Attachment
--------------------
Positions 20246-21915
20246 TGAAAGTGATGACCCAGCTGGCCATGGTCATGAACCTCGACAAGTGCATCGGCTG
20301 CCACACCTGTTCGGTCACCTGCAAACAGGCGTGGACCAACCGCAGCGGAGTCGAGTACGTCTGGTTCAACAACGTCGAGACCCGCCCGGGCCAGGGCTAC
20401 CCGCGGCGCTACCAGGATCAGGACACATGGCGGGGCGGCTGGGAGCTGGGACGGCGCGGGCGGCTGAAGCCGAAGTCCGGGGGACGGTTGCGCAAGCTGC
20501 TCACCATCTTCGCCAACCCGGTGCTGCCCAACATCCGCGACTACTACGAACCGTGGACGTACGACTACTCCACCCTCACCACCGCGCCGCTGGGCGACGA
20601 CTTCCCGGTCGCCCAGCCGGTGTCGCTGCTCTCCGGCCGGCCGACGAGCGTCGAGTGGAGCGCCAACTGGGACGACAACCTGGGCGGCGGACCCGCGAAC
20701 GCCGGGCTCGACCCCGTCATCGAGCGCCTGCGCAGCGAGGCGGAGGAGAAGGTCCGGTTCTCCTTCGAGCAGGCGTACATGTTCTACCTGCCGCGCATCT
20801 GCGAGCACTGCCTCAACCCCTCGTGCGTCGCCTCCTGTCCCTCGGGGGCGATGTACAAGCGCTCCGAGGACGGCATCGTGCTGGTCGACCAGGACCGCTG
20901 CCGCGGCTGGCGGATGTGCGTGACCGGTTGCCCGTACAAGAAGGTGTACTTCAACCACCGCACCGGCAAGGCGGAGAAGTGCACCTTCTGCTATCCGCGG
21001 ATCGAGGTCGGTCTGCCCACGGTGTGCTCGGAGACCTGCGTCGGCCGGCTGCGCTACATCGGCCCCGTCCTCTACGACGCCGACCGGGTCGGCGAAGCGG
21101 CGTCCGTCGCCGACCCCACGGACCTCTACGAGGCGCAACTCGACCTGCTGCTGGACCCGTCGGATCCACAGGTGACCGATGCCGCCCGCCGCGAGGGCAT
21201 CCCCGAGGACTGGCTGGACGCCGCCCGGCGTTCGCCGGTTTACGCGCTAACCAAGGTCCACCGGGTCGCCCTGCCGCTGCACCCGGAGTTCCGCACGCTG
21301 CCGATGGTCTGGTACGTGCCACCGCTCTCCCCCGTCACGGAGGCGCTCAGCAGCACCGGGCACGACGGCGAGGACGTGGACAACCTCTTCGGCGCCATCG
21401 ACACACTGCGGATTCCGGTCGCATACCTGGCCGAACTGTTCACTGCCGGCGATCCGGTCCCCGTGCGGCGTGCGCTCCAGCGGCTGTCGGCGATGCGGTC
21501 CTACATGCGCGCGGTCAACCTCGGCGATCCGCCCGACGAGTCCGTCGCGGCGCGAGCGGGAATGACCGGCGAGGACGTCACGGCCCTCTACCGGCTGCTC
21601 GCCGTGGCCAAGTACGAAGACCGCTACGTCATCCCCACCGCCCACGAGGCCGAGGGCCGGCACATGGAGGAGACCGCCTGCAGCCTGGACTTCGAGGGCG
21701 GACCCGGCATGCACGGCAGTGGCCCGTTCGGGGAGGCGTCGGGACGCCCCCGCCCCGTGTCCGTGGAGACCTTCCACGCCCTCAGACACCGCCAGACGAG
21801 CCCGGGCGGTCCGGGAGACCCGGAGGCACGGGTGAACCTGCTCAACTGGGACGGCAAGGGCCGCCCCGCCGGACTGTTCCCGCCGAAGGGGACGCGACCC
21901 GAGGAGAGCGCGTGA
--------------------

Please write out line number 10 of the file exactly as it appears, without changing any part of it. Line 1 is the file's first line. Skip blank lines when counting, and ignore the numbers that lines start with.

21001 ATCGAGGTCGGTCTGCCCACGGTGTGCTCGGAGACCTGCGTCGGCCGGCTGCGCTACATCGGCCCCGTCCTCTACGACGCCGACCGGGTCGGCGAAGCGG